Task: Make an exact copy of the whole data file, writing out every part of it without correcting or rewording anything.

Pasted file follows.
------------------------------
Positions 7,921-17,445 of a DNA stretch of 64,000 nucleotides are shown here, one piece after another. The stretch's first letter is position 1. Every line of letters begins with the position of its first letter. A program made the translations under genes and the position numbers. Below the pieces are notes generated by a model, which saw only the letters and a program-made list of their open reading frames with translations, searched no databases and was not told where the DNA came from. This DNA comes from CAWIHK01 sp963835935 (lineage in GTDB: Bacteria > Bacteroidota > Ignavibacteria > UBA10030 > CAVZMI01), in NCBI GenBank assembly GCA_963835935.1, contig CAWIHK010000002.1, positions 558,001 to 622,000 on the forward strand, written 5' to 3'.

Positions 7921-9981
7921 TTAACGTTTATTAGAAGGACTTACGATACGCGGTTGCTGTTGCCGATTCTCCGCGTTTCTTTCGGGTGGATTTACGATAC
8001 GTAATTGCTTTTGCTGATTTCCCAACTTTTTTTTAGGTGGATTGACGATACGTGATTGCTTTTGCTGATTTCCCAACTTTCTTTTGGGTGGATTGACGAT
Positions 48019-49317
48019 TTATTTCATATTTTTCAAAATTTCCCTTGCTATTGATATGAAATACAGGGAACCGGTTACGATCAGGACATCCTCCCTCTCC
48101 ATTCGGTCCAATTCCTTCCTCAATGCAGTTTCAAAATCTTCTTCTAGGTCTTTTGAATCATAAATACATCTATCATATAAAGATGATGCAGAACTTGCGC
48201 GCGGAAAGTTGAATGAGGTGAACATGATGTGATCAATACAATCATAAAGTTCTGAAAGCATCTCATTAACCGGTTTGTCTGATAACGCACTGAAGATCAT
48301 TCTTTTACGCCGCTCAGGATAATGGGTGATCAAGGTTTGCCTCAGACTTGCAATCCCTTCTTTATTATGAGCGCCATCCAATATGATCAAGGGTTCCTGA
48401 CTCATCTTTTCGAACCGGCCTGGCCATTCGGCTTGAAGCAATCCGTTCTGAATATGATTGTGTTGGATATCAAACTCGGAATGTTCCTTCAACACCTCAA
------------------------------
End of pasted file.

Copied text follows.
Positions 7,921-17,445 of a DNA stretch of 64,000 nucleotides are shown here, one piece after another. The stretch's first letter is position 1. Every line of letters begins with the position of its first letter. A program made the translations under genes and the position numbers. Below the pieces are notes generated by a model, which saw only the letters and a program-made list of their open reading frames with translations, searched no databases and was not told where the DNA came from. This DNA comes from CAWIHK01 sp963835935 (lineage in GTDB: Bacteria > Bacteroidota > Ignavibacteria > UBA10030 > CAVZMI01), in NCBI GenBank assembly GCA_963835935.1, contig CAWIHK010000002.1, positions 558,001 to 622,000 on the forward strand, written 5' to 3'.

Positions 7921-9981
7921 TTAACGTTTATTAGAAGGACTTACGATACGCGGTTGCTGTTGCCGATTCTCCGCGTTTCTTTCGGGTGGATTTACGATAC
8001 GTAATTGCTTTTGCTGATTTCCCAACTTTTTTTTAGGTGGATTGACGATACGTGATTGCTTTTGCTGATTTCCCAACTTTCTTTTGGGTGGATTGACGAT
Positions 48019-49317
48019 TTATTTCATATTTTTCAAAATTTCCCTTGCTATTGATATGAAATACAGGGAACCGGTTACGATCAGGACATCCTCCCTCTCC
48101 ATTCGGTCCAATTCCTTCCTCAATGCAGTTTCAAAATCTTCTTCTAGGTCTTTTGAATCATAAATACATCTATCATATAAAGATGATGCAGAACTTGCGC
48201 GCGGAAAGTTGAATGAGGTGAACATGATGTGATCAATACAATCATAAAGTTCTGAAAGCATCTCATTAACCGGTTTGTCTGATAACGCACTGAAGATCAT
48301 TCTTTTACGCCGCTCAGGATAATGGGTGATCAAGGTTTGCCTCAGACTTGCAATCCCTTCTTTATTATGAGCGCCATCCAATATGATCAAGGGTTCCTGA
48401 CTCATCTTTTCGAACCGGCCTGGCCATTCGGCTTGAAGCAATCCGTTCTGAATATGATTGTGTTGGATATCAAACTCGGAATGTTCCTTCAACACCTCAA